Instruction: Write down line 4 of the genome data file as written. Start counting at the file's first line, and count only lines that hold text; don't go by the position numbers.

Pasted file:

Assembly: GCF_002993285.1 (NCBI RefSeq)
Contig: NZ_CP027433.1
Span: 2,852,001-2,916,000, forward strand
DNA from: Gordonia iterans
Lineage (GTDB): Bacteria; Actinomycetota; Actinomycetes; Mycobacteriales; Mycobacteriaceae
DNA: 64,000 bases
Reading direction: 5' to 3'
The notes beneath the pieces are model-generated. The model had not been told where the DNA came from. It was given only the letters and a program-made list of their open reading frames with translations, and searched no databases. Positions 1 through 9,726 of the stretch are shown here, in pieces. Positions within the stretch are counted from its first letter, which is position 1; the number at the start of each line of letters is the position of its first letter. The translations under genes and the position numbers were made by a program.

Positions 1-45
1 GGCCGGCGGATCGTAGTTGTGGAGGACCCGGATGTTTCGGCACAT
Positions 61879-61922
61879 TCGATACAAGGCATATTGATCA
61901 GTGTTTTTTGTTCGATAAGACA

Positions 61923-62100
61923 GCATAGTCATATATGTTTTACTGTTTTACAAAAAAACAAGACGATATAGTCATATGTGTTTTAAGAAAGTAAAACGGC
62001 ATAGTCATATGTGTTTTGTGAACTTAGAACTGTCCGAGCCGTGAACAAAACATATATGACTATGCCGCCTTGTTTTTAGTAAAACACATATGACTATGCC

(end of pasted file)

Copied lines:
DNA from: Gordonia iterans